Sabtu, 11 Juni 2011

Discovery Of How Nicotine Suppresses Appetite May Stop Weight Gain In Quitters

A discovery of precisely how nicotine suppresses appetite, suggests it may be possible to develop drugs that help people stop gaining weight when they give up smoking, something that puts many smokers off quitting, according to a new study published online this week in the journal Science. The scientists discovered a brain pathway in mice that could be the target of new drugs for smoking cessation and weight control without triggering a craving for tobacco.

Previous studies have shown that although on average people gain no more than 10 lbs (4.5 kg) in weight when they give up smoking, the fear of weight gain is often what discourages some smokers from quitting

Led by Yale School of Medicine, the research team found that a specific type of brain nicotine receptor in the hypothalamus, a brain center that controls feeding, allows nicotine to reduce food intake in laboratory mice.

(A receptor is a "gatekeeper" molecule that sits on the surface of cells and only allows a matching chemical - in this case nicotine - to activate specific instructions for cells to do things.)

In this study, the researchers found that nicotine activates a different set of receptors on the surface of brain cells to those that trigger a craving for tobacco.

Senior author Dr Marina Picciotto, the Charles B.G. Murphy Professor of Psychiatry, and professor of neurobiology and pharmacology at Yale School of Medicine, told the press that:

"We found that nicotine reduced eating and body fat through receptors implicated in nicotine aversion and withdrawal rather than reward and reinforcement."

"Ultimately, we would like to help people maintain their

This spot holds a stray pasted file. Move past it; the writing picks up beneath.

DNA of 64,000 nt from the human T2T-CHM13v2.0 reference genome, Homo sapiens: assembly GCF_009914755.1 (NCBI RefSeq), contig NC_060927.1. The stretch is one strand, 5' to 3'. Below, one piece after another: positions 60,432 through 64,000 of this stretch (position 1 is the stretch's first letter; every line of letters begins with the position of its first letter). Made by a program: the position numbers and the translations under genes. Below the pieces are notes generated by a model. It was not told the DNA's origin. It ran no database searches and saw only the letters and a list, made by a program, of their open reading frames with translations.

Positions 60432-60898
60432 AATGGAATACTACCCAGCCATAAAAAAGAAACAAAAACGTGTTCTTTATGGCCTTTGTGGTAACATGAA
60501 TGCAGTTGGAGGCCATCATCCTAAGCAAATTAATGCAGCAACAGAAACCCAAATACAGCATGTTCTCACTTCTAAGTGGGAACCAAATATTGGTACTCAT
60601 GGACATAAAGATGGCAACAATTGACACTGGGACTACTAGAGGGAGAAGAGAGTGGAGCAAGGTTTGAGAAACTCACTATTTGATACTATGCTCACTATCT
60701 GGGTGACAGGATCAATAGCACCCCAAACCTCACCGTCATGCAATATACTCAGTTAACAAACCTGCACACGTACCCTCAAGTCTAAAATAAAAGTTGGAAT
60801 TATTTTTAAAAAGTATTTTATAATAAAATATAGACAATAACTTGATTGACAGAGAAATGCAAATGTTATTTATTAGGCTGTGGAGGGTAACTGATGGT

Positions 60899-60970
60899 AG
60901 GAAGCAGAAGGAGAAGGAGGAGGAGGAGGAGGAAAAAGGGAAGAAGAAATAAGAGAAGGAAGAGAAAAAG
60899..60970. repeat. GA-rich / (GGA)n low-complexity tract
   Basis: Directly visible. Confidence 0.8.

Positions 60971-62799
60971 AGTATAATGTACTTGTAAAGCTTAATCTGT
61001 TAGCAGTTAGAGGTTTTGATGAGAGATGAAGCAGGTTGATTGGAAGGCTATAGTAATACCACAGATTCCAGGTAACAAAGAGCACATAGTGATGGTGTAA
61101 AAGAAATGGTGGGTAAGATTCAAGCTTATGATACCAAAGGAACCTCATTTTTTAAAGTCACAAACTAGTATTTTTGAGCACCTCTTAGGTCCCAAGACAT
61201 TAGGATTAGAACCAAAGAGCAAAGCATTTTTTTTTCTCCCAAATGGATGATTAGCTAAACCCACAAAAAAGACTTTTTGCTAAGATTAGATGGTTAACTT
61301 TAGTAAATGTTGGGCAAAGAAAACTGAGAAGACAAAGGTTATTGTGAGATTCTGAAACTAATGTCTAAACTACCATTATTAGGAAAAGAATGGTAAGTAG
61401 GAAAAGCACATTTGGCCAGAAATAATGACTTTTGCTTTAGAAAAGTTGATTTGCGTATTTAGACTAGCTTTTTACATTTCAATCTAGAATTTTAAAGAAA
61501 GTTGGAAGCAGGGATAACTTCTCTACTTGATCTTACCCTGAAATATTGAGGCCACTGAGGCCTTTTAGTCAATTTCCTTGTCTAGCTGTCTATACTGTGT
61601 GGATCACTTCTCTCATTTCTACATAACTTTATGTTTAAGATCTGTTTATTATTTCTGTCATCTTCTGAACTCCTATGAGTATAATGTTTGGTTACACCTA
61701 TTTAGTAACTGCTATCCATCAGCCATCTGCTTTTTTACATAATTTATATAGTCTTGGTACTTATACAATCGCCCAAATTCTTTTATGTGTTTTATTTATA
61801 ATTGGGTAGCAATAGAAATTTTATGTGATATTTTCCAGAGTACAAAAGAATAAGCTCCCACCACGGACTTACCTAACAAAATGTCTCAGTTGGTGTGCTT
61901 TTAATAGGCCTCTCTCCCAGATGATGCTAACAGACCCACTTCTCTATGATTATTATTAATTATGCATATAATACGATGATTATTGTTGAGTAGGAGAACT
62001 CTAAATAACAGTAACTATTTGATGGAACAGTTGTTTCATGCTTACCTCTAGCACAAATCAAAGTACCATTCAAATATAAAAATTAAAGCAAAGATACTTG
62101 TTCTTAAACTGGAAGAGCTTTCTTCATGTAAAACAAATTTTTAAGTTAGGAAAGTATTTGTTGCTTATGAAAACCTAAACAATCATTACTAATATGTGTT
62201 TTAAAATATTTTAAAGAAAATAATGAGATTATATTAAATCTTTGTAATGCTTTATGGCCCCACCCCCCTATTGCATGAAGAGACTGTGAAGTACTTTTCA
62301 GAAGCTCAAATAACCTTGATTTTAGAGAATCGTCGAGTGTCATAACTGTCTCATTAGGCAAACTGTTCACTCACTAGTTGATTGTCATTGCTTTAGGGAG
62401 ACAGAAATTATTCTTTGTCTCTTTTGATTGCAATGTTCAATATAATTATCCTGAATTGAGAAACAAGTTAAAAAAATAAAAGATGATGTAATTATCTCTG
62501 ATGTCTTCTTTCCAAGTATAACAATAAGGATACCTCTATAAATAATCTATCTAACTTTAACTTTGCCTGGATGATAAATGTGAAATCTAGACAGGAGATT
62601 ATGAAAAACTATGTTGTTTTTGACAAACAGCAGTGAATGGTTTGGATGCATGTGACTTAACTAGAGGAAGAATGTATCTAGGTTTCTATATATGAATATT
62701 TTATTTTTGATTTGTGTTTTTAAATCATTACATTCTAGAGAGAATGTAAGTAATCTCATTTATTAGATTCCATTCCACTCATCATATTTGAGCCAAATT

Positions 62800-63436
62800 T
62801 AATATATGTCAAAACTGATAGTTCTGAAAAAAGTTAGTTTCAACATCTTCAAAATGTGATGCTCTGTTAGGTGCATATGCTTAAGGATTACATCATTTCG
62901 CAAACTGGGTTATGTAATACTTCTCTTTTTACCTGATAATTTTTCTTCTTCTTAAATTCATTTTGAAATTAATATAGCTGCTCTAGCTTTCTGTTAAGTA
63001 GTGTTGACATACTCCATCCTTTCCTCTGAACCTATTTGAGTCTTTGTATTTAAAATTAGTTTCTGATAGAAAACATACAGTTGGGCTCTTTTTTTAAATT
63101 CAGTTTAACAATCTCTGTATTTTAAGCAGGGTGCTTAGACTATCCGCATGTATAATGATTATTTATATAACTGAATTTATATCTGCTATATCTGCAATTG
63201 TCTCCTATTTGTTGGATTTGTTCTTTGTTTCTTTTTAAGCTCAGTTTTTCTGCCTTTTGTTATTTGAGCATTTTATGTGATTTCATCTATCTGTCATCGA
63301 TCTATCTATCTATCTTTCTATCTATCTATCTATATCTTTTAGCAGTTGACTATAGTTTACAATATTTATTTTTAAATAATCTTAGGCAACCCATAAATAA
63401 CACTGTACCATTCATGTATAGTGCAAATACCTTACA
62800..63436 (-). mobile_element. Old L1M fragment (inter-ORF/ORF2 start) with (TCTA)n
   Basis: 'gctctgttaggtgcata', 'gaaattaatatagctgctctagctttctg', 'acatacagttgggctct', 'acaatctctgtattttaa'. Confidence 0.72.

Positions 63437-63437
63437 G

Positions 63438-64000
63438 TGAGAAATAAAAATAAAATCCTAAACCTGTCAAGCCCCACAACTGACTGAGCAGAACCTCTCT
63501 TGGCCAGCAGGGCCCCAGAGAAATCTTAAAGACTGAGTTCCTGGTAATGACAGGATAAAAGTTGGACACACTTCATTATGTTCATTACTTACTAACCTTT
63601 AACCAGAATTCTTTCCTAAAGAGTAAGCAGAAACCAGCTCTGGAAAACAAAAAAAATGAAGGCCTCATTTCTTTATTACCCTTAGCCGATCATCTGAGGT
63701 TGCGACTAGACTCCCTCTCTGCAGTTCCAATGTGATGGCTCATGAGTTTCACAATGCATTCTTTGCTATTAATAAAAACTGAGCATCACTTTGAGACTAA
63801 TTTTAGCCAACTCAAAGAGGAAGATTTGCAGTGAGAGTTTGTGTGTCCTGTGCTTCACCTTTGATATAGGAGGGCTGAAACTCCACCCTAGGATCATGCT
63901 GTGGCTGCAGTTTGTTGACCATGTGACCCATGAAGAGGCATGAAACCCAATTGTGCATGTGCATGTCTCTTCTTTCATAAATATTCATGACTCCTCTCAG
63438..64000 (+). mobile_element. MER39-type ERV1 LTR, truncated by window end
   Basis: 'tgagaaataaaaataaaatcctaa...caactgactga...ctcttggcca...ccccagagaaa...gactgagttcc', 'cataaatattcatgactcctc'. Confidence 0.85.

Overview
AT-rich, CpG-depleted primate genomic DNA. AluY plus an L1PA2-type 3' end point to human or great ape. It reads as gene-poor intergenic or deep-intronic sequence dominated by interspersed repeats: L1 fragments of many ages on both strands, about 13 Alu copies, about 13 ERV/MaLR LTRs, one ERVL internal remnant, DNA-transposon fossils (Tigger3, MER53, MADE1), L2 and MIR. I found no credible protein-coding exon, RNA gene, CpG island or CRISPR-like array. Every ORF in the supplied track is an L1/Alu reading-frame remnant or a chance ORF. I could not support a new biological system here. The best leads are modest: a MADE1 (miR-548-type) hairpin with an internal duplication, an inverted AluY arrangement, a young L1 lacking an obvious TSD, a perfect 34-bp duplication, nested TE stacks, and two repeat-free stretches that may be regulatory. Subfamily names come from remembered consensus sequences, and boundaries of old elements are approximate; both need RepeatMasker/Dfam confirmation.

body weight when they kick the habit and perhaps help non-smokers who are struggling with obesity," said Picciotto.

Picciotto and colleagues showed that nicotine activated a specific type of nicotine receptor located on pro-opiomelanocortin or POMC cells, a specific subset of neurons in the hypothalamus.

They also showed that when given nicotine, mice that did not have the POMC pathway did not lose weight, whereas mice whose POMC pathway was still intact, did lose weight.

Plus, they found that these particular receptors were not the same as those known to trigger tobacco craving in smokers.

Picciotto said this means it may be possible to get the effect of appetite suppression without triggering the reward centers in the brain.

"We found that nicotine reduced eating and body fat through receptors implicated in nicotine aversion and withdrawal rather than reward and reinforcement," she said.

A nicotine-like drug, cytisine, also had the same effect: it specifically activated the nicotinic receptors in the hypothalamus, leading to reduced food intake and body fat in the mouse model. The effect was very specific, since a drug that stopped cytisine from binding to the receptor stopped the reduction in food intake.

So far this effect has only been shown in mice. More needs to be done to prove that these pathways behave in the same way in humans, and that it is possible to achieve the same selective effect with nicotine-like drugs in humans.

Dr Nora Volkow, Director of the National Institute on Drug Abuse, part of the National Institutes of Health, which funded the study, said:

"These results indicate that medications that specifically target this pathway could alleviate nicotine withdrawal as well as reduce the risk of overeating during smoking cessation."

"Although more research is warranted, such a highly selective compound might be more effective than drugs that act on more than one type of nicotinic receptor," she added.

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